It was a pleasant two-hour ride through the countryside, and sure beat our usual habit of jumping into a car and trying to drive on the wrong side of the road while fighting jet lag. We got to York on schedule, took a taxi from the train station to our hotel across the street from this:

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Yup, that’s Clifford’s Tower.

We checked in, dropped off our bags, then went to see the Tower. Which, of course, was already closed for the day.

So we decided to wander a bit around the neighborhood, noting the nearby Jorvik Viking Center and some other places to check out the next day. Had dinner in the Blue Boar, a local pub. Good pub grub. Crashed early.

 

Thursday, May 3.

We had early tickets for the Jorvik Viking Center, and went through that first thing. I knew a fair amount about the Center, and had heard from friends how much they had enjoyed it. It’s certainly a worthwhile attraction, and something you should check out if you’re in York, but I admit to being a little underwhelmed with the “ride” through the recreated town. The exhibits and artifacts, however, were excellent.

After the Center, we popped back around the corner to see Clifford’s Tower:

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Our hotel from the tower courtyard.

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From the top looking to the Minster.

Then we went a couple blocks over to the Merchant’s Adventure Hall, a 650+ year old guild hall which is still very much in use. This was a fantastic stop, and one I heartily recommend:

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Hall exterior.

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Undercroft.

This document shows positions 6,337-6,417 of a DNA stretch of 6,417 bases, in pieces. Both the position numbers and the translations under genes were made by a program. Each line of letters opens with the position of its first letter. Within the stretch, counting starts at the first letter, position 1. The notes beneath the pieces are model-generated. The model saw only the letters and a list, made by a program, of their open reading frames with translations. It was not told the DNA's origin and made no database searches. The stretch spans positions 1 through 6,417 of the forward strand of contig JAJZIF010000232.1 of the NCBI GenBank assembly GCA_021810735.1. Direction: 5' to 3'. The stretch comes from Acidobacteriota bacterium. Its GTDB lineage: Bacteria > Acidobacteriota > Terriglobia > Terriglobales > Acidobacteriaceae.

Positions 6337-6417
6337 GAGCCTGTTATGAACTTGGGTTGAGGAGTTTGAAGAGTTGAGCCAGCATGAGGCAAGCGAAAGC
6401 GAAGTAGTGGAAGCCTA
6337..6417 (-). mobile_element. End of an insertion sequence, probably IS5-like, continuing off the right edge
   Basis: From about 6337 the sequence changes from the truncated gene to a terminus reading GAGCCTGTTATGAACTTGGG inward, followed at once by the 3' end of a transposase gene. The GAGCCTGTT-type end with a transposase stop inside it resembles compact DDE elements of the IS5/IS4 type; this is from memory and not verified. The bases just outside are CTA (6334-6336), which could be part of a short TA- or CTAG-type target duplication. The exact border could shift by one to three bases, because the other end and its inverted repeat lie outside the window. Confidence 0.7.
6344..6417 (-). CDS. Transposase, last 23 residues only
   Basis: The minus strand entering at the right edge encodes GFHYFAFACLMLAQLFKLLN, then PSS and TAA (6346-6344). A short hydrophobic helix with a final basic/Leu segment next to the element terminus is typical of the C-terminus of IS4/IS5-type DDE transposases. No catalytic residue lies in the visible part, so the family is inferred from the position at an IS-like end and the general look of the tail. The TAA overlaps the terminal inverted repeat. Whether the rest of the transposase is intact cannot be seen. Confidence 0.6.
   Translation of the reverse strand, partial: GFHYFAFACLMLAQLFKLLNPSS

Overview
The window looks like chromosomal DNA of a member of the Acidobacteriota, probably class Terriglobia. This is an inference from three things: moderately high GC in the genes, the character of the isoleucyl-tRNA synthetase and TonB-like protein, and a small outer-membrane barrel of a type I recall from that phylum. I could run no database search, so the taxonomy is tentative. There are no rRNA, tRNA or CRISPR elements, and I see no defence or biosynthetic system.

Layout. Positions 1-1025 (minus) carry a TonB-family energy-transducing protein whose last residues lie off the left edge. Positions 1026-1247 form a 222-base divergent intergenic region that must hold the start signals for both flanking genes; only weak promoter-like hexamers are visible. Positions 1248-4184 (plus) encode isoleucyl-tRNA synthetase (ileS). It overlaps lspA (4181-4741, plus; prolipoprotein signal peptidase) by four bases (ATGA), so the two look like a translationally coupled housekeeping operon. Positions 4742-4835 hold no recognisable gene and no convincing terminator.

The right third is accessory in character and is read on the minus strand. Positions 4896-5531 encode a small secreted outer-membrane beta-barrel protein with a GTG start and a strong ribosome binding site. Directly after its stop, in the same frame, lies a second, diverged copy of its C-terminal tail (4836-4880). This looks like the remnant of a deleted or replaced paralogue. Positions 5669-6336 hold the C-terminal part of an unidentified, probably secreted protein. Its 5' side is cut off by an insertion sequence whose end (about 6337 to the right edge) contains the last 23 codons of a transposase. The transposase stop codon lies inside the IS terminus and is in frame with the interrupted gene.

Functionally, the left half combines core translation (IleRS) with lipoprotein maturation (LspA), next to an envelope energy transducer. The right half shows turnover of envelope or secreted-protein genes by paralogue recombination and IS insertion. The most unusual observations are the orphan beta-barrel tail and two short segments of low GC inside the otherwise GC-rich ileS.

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The Great Hall. Note the decided slope to the floor.

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Other half of the hall. Again, note the way everything slopes to the center

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I love the mechanism detail for this strongbox.

 

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We had a nice lunch at The Three Tuns, an 18th century pub, then made our way over to The Shambles.

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The Shambles.

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More Shambles.

I had forgotten that The Shambles was the inspiration for Diagon Alley in the Harry Potter world, but as soon as you turn the corner you remember it:

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I love this photo of Martha.

But even pushing through the forest of selfie-sticks, it’s a cool place to visit.

From The Shambles we went up to York Minster.

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Which was, yes, big, glorious, and imposing … but which kinda just left me feeling overwhelmed and yet strangely underwhelmed again. I think I’ve seen too many of the great cathedrals of the world.

However, almost within the shadow of the Minster was this absolutely wonderful little 12th century Holy Trinity Church, Goodramgate:

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Hidden away …

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… yet so much character inside.